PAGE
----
Arriving at the border I had around 10$ in Sudanese pounds left. As usual I try to get rid of all my money before crossing the border, since changing it always leaves you worse off than getting it from an ATM. Many people told me it is no problem to get money from an ATM right after the border so I did not worry about money at all. As the luck was totally not on my side, the only ATM across the border was out of service and I was told 40km down the road in the next town there is an other international ATM. I left Metama right away since I could not stand the hassle that was going on. Shortly after I saw two overlanders coming at me with beautiful BMW 1200 GS and GSA. I put my hand out to signal them to stop. In these areas you don’t meet that many travelers on the road so it is always worth to have at least a quick chat. It turned out it was a Belgium couple on their honey moon, traveling from South Africa all the way back to Belgium. If there is a woman out there that wants a honey moon like that as well, please get in touch with me! They call themselves the Belgium Gravel Cats and you can follow their adventurous journey here. I told them about my bad luck at the border with the ATM, and with no hesitation they hand me over their remaining Birr, which was around 12$, and a SIM card for emergencies since the next telephone store is on Gondar, 200km away. With the total of 22$ worth of Birr (name of Ethiopian currency) it was possible for me to reach Gondar, where I could withdraw money again. I would have survived without their kind gesture, but it def. made my upcoming three days way more comfortable with less hassle. Thank you for that! The kindness of fellow travelers especially in areas where you don’t really meet a lot of overlanders is always remarkable and I really try to keep UP that spirit.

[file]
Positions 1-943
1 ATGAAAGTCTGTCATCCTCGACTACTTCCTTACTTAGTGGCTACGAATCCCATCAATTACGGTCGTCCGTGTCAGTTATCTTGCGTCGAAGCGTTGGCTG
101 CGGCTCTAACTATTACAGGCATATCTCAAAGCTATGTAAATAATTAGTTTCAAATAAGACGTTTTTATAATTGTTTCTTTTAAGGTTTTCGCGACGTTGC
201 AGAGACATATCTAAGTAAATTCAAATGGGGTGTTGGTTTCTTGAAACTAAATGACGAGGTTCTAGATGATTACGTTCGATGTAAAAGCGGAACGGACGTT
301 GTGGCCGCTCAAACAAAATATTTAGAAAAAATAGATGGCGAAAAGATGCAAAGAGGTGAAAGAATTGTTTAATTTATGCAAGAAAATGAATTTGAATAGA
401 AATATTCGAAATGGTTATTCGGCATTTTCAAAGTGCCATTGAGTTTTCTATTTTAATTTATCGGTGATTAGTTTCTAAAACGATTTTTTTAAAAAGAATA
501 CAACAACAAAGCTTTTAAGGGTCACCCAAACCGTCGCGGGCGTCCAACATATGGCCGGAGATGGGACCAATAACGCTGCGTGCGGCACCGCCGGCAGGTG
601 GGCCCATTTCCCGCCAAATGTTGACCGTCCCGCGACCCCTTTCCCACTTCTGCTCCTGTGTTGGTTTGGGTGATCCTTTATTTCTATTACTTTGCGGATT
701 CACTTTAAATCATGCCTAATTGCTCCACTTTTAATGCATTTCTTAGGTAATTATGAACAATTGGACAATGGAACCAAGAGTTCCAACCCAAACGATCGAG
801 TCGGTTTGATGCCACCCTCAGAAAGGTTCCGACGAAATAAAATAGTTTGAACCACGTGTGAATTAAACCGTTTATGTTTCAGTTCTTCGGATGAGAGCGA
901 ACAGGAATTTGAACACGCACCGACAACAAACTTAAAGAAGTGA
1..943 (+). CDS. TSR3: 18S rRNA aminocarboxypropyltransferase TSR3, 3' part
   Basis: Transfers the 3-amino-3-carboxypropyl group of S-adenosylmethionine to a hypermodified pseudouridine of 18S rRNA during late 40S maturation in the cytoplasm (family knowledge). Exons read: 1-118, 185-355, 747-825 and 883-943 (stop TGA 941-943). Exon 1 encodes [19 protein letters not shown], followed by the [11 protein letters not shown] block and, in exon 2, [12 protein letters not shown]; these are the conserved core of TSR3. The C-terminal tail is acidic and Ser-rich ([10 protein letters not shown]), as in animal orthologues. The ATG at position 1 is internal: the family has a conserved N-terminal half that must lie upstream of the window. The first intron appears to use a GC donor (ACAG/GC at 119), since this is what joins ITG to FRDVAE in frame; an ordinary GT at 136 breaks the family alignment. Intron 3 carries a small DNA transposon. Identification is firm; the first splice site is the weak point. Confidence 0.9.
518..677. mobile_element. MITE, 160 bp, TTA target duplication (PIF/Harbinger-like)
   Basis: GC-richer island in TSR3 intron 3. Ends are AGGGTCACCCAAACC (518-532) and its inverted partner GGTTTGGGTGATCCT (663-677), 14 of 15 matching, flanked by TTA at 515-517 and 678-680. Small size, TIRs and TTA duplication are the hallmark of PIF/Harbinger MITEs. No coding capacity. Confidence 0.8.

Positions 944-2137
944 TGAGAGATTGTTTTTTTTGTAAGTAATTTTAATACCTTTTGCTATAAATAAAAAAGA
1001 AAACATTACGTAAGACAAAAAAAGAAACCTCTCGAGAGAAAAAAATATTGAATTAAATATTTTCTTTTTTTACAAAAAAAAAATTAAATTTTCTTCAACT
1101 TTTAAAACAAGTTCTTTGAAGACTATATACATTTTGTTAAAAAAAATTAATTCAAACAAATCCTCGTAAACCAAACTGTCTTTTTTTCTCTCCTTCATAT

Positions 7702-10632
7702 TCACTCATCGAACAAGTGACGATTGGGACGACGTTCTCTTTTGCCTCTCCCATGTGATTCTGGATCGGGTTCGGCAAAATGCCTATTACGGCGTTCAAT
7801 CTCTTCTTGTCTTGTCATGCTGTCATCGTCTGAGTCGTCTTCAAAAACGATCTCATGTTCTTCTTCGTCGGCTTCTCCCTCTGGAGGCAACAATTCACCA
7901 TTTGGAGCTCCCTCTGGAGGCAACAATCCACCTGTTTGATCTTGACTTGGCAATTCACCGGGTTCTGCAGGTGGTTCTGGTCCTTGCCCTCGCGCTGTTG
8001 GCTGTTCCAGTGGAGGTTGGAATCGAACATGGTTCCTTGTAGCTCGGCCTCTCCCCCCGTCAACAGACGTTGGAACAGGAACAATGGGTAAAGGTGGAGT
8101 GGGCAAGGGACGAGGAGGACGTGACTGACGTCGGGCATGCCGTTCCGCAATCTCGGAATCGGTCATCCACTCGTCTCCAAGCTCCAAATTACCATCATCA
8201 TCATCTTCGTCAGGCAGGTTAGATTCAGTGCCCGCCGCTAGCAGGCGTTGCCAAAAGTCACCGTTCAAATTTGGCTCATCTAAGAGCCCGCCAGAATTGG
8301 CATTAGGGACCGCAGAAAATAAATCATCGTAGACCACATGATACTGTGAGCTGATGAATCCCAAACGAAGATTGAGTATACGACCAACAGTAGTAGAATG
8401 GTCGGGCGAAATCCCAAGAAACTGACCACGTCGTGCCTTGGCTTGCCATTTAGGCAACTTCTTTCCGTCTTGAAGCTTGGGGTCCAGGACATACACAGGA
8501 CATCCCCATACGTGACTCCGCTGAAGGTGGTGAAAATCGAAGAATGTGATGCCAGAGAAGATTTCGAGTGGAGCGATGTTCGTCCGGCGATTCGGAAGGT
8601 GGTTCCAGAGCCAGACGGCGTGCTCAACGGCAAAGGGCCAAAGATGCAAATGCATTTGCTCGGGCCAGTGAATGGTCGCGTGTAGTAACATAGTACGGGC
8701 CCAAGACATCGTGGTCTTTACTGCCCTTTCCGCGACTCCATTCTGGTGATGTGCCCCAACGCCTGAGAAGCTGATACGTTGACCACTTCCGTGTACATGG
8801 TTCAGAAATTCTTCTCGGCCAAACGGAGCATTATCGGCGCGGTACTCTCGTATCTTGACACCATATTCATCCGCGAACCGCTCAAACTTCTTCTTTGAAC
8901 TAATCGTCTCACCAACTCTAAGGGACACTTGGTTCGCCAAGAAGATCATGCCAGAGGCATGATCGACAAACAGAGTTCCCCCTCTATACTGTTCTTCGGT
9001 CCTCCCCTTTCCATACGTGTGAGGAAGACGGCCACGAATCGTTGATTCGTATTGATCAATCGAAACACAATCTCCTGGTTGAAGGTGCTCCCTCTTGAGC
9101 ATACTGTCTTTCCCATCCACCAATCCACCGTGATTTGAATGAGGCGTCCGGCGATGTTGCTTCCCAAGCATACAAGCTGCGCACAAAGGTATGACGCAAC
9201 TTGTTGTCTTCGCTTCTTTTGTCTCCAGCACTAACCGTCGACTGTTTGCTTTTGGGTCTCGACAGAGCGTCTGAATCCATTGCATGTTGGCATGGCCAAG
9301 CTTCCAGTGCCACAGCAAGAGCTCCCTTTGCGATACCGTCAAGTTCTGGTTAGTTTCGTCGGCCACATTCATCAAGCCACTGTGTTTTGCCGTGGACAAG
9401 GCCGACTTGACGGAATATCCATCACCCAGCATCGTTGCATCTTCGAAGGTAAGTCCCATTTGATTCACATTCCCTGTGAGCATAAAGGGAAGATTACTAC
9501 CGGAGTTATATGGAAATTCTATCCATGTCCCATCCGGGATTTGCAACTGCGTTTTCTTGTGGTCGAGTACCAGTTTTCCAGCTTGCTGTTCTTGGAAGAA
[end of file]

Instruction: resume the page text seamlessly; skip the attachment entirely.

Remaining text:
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The Belgian Gravel Cats

Sudan – Statistics

Kilometres cycled: 1774

Days spent: 23

Nights wild camping: 10

Cost for food: 124$

Cost for sleeping: 98$, including two nights for a total of 50$ (Birthday treat)

Average daily water consumption: 12-14 liters

Favorite food: Sudanese call it Sahan ful (a plate of beans) or ful masri (Egyptian beans). It is a vegetarian protein rich dish garnished with fresh onions, tomatoes, rocket leaves, feta cheese, boiled eggs and sesame oil. It caused the only tailwind I had in Sudan, haha.

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Really doesn’t look tasty, but, it’s SOOOO GOOD!

A German version will follow in the next couple of days.

 

Sudan! 1200 km through the Sahara